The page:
For this week’s share we’ll be introducing a few new items, a great indication that we’re sitting pretty ahead of some beautiful fall bounty. We’re also happy to announce we have two returning harvest crew members (Erik & Martha) and two new members (Aricel & Ramiro) that will be working very hard to get these veggies from the soil to your kitchen for the duration of the season!
In this week’s share we’ll be including:
Red Russian Kale: This crop is full of vigor and flavor. To prepare, strip the leaves away from the mature stems (these stems are hardy and won’t become any more tender) and be sure to rinse the leaf pieces. you can blanch the leaves in salted water, drain then sauté in most oils (olive oil is my favorite) or butter. Season with olives, garlic, chili flakes, cumin, caraway, fennel, anise, or toasted sesame oil. If you want a stronger flavor, braise Russian Red in a stock! Red Russian is also tender enough to use in kale salad, see the dressing recipe here.
Tokyo Turnips: The way I made these mildly sweet crunchy roots for dinner a few nights was easy enough: heat the oven to 400, peel (optional) and chop the turnips, oil a pan with olive oil, ensure turnips are oiled on both sides, season with sea salt, cracked pepper and if you like a touch of extra sweetness, drizzle a light layer of raw honey atop too. These should roast approximately 30 minutes, or until tender and lightly golden brown. The greens are also delicious and can be steamed or sauteed as a nutrient dense side item.
Mizuna: If the spice of arugula challenges your palette a bit too much, but could still use a mild kick to your salads, Mizuna is an excellent alternative. Perhaps the most mild of the mustards, Mizuna is high in immune-boosting vitamin C, folate, and iron. The taste is excellent, and its hard not to love the aesthetic of its feathery, serrated leaves.
Fava Shoots: The olive-green leaves have a consistency and texture like spinach. The tenderest of leaves may be tossed into a salad. Fava shoots can be processed in a variety of ways: made into a pesto, steamed, folded into an omelette, baked atop a pizza or used in a soup. We tried growing fava beans last fall, and found that we got a much better result harvesting the greens than waiting for the beans. Try these nutty and sweet greens on a sandwich, or in this Fava, Citrus and Feta salad. You can also cook these greens, they pair well with fish and citrus in this recipe for Salmon, Lemon Cream and Wilted Shoots.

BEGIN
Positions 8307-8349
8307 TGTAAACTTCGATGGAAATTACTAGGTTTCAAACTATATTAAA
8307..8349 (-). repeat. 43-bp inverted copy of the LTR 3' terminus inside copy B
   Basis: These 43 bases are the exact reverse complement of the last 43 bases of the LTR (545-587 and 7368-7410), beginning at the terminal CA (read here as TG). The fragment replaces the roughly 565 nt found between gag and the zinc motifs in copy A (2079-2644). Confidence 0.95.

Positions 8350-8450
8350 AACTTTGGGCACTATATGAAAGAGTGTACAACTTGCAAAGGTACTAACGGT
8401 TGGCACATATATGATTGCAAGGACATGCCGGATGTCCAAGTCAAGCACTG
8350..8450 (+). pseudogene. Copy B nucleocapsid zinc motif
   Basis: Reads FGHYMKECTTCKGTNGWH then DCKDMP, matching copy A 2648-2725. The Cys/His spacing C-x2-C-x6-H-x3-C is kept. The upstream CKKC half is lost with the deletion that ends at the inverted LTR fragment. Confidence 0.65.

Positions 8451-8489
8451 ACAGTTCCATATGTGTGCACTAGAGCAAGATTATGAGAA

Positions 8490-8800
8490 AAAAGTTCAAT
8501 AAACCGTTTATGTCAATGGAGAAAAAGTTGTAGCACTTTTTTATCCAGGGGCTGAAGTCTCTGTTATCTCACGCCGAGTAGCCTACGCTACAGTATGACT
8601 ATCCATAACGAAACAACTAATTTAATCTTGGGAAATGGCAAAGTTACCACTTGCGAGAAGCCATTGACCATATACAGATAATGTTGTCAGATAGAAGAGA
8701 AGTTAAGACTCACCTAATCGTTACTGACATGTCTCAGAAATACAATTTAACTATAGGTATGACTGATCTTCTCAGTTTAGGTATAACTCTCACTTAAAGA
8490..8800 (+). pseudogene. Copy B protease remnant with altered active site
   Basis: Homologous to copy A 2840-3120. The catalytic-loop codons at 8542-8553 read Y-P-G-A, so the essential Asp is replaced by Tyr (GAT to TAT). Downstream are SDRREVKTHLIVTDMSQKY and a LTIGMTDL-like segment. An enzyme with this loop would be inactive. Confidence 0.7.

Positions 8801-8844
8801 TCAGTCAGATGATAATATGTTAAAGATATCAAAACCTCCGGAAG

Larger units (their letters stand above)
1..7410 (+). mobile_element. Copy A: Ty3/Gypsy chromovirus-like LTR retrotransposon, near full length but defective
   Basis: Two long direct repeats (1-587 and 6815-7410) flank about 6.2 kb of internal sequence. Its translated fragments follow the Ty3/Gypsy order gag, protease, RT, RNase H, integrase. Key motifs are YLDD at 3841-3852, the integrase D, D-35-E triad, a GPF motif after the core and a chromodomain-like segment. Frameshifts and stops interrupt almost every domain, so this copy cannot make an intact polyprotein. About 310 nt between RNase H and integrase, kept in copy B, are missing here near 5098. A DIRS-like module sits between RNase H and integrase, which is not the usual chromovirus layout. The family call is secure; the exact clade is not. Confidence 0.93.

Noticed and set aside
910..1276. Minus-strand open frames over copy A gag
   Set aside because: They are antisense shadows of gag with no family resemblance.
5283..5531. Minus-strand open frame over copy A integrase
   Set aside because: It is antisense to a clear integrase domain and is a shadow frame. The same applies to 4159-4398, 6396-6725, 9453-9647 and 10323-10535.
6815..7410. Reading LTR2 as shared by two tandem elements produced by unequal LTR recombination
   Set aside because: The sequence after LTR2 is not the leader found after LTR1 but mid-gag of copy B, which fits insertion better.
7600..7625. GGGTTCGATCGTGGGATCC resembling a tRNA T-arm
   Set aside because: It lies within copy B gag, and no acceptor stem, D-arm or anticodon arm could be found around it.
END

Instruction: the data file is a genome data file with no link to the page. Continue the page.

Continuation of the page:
French Breakfast Radishes: These radishes are pretty enough to make you look at them lovingly before eating them. Eat them and you’ll know they taste even better than they look. An heirloom introduced in 1879, French Breakfast was the popular market radish of Paris, now more a type than a single variety. It’s tough to confirm these have ever actually been a staple way the French start their day, but French Breakfast Radish has a ring to it. Thinly slice into your Mizuna/Romaine salad with a touch of apple cinder vinegar or balsamic vinaigrette.
Romaine Lettuce: The nutrient benefits of romaine make out to be a pretty impressive list (essential amino acids, proteinaceous, rich in calcium, iron, vitamin A, etc.) and the taste is outstanding. I followed a recommendation to include a washed head of tender romaine to my morning fruit smoothie and it made my day.
Roselle: The tea brewed from the roselle calyces are incredibly vitamin rich and antioxidizing. We recommend boiling your buds in roughly two quarts of water and to let simmer until the burgundy color is drained from the calyces and transferred to your tea batch, somewhere in the range of 25-30 minutes. You can store your roselle buds in the freezer for later use as well! Freeze them whole, and use frozen for your next batch of tea. No need to peel or thaw.
Italian Basil: We’ve found a great link for a wide array of creative uses for your basil that goes beyond the more familiar preparations of pesto and pasta dishes. Try out the great ideas here!